Well done, D’Arcy; I am impressed with the confidence with which you discuss a topic that sometimes seems obscure to me. I’m glad that you are working with college students to understand and develop positive web presences.
There were a few sections where I think it might be best to stick with the same pronoun. For example, in paragraph three you use “you” (…”make sure they are seeing what you want them to see…”), but then you write “them” (“The next step is to ensure that professional content about them appears at the top of the results.”).
Also, I’m not sure if this is just my own personal preference, but in paragraph two you say, “Students should take control of their web presence by first searching their own names in various engines and thinking carefully about the results,”, and then you ask, “Are any of the results about you?”. Maybe if you used a transition sentence you could more easily switch pronouns from “students” to “you” (or in the following case, “me”). For example:
“Students should take control of their web presence by first searching their own names in various engines and thinking carefully about the results. They should then ask themselves, “Are any of the results about me?”
Great points, Katie! I knew there were pronoun issues as I was writing it but I was trying very hard to truly post a draft rather than editing both as I went and again prior to posting. I will get those cleaned up.
As I mentioned in my response to Hailey’s post on this topic, the literature is inconsistent on the use of “wer presence” and “digital footprint.” And, like you, I think there is an important distinction to be made between those elements that we intentionally place on the web by hosting blogs, searching, participating in online discussions, etc., and those elements that are placed there by others often without our knowledge. I won’t rehash that entire discussion here, but ultimately I think it’s intent that separates the two. We have a fair measure of control over our web presence (my definition, anyway) because the content is usually put there proactively with the intent of it being publicly accessible. (That’s one reason I feel so strongly about having a domain of one’s own.) However, we can’t control whether someone else tags an unflattering photo of us or writes a negative review or blog post. I’d describe ones web presence as the content that we knowingly contribute to the web and digital footprint as that plus the other elements that might turn up in a Google search over which we have no control.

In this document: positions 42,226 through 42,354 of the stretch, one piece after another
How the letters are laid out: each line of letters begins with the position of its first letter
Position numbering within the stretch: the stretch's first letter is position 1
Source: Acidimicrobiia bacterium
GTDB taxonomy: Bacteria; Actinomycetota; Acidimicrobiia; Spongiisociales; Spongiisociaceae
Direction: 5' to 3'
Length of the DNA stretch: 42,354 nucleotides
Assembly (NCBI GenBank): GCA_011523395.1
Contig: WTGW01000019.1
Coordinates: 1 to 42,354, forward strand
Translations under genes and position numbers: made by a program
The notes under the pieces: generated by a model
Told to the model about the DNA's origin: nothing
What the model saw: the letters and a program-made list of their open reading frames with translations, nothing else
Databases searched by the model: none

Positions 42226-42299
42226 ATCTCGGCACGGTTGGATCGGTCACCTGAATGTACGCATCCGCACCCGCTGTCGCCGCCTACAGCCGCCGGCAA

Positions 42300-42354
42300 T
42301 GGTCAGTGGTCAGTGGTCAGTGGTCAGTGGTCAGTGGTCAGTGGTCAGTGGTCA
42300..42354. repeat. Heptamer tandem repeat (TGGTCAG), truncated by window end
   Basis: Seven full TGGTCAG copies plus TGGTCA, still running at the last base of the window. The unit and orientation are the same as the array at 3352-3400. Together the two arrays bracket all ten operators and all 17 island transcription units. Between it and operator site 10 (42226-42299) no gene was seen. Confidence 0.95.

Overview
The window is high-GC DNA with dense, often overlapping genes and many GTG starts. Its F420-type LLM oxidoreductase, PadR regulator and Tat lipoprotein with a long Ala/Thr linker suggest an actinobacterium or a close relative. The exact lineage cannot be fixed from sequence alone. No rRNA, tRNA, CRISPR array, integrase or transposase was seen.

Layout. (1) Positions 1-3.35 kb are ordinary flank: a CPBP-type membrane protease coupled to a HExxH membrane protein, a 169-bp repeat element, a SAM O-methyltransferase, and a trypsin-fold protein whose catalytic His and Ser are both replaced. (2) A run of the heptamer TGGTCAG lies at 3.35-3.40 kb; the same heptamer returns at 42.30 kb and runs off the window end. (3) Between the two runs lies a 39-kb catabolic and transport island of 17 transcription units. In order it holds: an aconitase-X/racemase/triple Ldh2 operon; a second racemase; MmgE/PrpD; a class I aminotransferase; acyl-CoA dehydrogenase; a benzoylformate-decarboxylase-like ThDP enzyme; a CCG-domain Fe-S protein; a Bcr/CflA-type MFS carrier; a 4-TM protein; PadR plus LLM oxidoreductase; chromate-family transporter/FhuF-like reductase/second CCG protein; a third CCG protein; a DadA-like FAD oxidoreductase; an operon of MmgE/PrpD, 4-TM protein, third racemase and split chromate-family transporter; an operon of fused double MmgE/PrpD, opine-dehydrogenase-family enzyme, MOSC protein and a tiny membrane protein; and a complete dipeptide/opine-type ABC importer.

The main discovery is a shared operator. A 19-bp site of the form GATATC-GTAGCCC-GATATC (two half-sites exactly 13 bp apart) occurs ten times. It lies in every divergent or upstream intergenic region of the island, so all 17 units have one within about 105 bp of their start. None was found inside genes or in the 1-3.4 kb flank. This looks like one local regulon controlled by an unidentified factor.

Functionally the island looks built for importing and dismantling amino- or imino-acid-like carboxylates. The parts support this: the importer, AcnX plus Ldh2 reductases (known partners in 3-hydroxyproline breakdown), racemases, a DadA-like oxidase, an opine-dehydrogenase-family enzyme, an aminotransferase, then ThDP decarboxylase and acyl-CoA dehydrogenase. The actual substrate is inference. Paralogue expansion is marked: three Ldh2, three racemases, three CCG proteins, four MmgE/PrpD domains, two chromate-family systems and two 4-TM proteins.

But problems arise when one either intentionally avoids their web presence at all or who has a very minimum presence. That’s where I think there needs to be some distinction between WP and DF. The less of your online identity that you proactively manage, the greater chance there is of an employer or colleague encountering that part of you DF that lies outside your web presence (again, my definitions.)–for example, photos of you tagged by someone else, a negative review, etc. Essentially, elements that you can’t control become a much larger proportion of what someone might find when they Google your name.
Also, these days employers, potential students, etc., expect to find information about you on the web. If you’re not there, it may say things about you that you would rather an employer not know.
Soon after my children were born, I purchased domain names for them. Each has three domains: TheirName.com, TheirName.org, and TheirName.net. Neither uses all of them yet, but at least they have some control over their names.
Interesting comments about your public vs. private web presence. Like you, I have a Facebook account which is closed to everyone but friends that is used almost exclusively for private purposes. I say almost exclusively, because increasingly colleagues are using Facebook as the de facto hub of their web presence.
Other than formatting your references, I don’t see any elements of this that need additional attention. You can move it to your portfolio whenever you’re ready.